2014: The Year in Lesbian/Bi Books


The publishing industry has faced challenges like any other with the advent of consumers believing everything should be free and available when they want it, and they want it now. On one hand, this means the loss of LGBT and feminist bookstores, mom and pop (or sometimes mom and mom, or pop and pop) brick-and-mortars that have spent most of their final years in business trying to make ends meet. On a positive note, however, the relative ease of self-publishing and availability of e-books has made it much more possible for marginalized voices to be seen and read. 

But in a market that faces over-saturation, it can still be difficult to navigate; to find the stories by and about us we are looking for, and those that are of the best quality and the most truthful. Whether it’s in the form of novels or non-fiction, tales of our triumphs and tribulations are necessary for readers of all ages. We are still in a time of censorship, which was publicly demonstrated this last year with the Cape Henlopen School Board banning of Emily Danforth‘s lesbian-themed YA novel, The Miseducation of Cameron Post

Here’s what was written about us, by us and/or for us in 2014. 


Sarah Waters released her sixth novel this fall, and she did not disappoint. The Paying Guests was a new piece of historical fiction from the author of beloved books like Fingersmith and Tipping the Velvet, and her return to a lesbian-focused relationship was a happy one for her fanbase, despite the not-so-optimistic story it contained. The Paying Guests hit number 12 on The New York Times Best-Sellers list and received favorable reviews.

Edinburgh International Book Festival

Patricia Cornwell continues her reign as one of the most prolific authors ever with this year’s addition to the Kay Scarpetta series (her 22nd!), Flesh and Blood. A NY Times best-seller, the book includes a storyline about Scarpetta’s lesbian niece, Lucy.

Although she didn’t publish any new books this year, graphic novelist Alison Bechdel was awarded a MacArthur Genius Grant and says she is hard at work on her follow up to Are You My Mother? Her award-winning graphic memoir, Fun Home, was adapted into a stage musical that was so successful, it’s hitting Broadway this spring.

Best-selling graphic novelist Neil Gaiman‘s Sleeper and the Spindle featured two female characters kissing. Though he’s had queer characters in previous work, this time was most notable for it being included in a children’s book.


Lena Dunham‘s Not That Kind of Girl was one of the most talked-about memoirs of the year, and her essays included several moments of Sapphic fodder, including one dedicated to her queer sister, Grace. However parts of her book enraged readers, as the Girls creator spoke frankly about her fascination with Grace as a young girl, including some sections that critics said bordered on sexual abuse.

The best-selling author of RoomEmma Donoghuepublished Frog Music this spring, which follows burlesque dancer Blanche’s attempts to find out who killed her gender-bending friend, Jenny. Emma’s first crime novel, Frog Music was a best-seller in Canada (based on pre-sales) before it was published. Meanwhile, the film adaptation of Room wrapped production this year.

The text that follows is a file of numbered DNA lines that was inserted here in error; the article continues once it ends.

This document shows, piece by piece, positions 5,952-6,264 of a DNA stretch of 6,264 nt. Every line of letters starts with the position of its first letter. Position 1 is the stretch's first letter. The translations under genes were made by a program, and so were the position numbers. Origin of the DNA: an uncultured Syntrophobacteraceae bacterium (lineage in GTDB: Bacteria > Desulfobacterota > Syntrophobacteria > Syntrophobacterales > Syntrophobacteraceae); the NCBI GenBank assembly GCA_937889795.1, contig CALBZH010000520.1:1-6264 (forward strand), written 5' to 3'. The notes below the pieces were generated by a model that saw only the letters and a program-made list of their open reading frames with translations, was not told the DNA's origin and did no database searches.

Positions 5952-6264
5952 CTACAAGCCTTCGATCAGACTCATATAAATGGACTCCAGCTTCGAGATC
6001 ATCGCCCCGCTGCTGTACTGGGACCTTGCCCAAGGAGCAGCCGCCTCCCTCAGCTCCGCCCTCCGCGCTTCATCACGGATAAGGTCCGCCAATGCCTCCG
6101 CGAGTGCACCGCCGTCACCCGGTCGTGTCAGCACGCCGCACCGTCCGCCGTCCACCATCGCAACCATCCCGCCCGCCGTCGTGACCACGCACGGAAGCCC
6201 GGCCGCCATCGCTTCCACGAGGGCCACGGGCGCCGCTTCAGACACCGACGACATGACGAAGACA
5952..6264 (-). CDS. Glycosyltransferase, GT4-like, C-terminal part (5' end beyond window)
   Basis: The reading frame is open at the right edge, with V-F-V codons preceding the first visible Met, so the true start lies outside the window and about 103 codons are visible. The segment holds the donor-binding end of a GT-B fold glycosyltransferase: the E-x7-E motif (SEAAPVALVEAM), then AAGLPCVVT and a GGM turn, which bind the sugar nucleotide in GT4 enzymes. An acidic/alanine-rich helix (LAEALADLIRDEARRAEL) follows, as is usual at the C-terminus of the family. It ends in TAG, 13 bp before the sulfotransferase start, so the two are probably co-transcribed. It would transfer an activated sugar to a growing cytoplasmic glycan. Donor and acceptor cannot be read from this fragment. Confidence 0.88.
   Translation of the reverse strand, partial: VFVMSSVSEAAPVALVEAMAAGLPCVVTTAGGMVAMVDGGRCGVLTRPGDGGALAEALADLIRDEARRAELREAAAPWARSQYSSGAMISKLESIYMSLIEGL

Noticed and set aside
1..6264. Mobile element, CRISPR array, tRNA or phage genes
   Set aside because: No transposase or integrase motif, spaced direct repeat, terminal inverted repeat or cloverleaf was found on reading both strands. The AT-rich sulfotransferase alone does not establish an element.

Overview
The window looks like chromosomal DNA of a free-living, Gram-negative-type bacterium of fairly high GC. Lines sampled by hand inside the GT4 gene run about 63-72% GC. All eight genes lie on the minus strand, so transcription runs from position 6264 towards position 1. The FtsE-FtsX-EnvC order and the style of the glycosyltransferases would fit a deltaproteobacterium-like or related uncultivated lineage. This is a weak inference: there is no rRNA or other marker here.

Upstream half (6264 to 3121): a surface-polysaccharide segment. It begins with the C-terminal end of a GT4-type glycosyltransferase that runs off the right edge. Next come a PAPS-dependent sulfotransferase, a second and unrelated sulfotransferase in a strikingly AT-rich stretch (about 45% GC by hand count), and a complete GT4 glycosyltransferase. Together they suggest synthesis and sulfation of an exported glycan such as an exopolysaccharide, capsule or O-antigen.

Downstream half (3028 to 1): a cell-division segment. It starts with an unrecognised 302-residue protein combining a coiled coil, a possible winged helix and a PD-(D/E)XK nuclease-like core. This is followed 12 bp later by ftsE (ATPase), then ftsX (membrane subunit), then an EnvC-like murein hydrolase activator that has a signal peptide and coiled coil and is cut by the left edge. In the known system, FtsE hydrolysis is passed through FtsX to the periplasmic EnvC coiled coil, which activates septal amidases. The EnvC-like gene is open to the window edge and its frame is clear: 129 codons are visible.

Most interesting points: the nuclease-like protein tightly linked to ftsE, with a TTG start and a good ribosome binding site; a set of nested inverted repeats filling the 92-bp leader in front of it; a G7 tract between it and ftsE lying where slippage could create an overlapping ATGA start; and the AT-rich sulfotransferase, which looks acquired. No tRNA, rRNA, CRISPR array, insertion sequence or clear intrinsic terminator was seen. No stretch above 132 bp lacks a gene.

Out author Jennifer McMahon released her sixth novel, The Winter People, which debuted at #17 on the Hardcover Fiction list.

In 2014 bisexual writer Roxane Gay had two books:essay collection Bad Feminist and novel An Untamed State, both with major publishers. A biracial Haitian American, Roxane’s views on feminism, queerness and everything else in pop culture through her very specific lens has been praised by critics and readers alike. Bad Feminist was a New York Times’ bestseller.


L.A. Times columnist Meghan Daum published her collection of essays, Unspeakable, which included a piece titled “Honorary Dyke.” In it, Meghan writes about the lesbian friends she had in college and her flirtation with bisexuality.

Jane Lynch and ex-wife (and clinical psychologist) Lara Embry worked together on a children’s book, Marlene, Marlene, Queen of Mean, which focused on bullying and featured illustrations from Tricia Tusa. It was published by Random House in September.

Jane Lynch Signs And Discusses Her New Book "Marlene, Marlene, Queen Of Mean"

One of America’s most beloved and award-winning poets, Mary Oliver had a new collection published this year. Blue Horses became an instant best-seller, of which Mary said, “I am truly delighted.”

Novelist and creator of the Moomins children’s series, Tove Jansson‘s short stories were collected and published in English for the first time this year in The Woman Who Borrowed Memories. The Finnish novelist passed away in 2001, but her work continues to be translated into different languages, and Tove was featured on commemorative coins, stamps and in a large museum exhibit that went from Helsinki to Japan in 2014. 

Wonderland by Stacey D’Erasmo is the out writer’s fifth book, which chronicled the life of a fictional 44-year-old female rock star. Part of her research for the book was done on tour with the Scissor Sisters.

Zergnet Code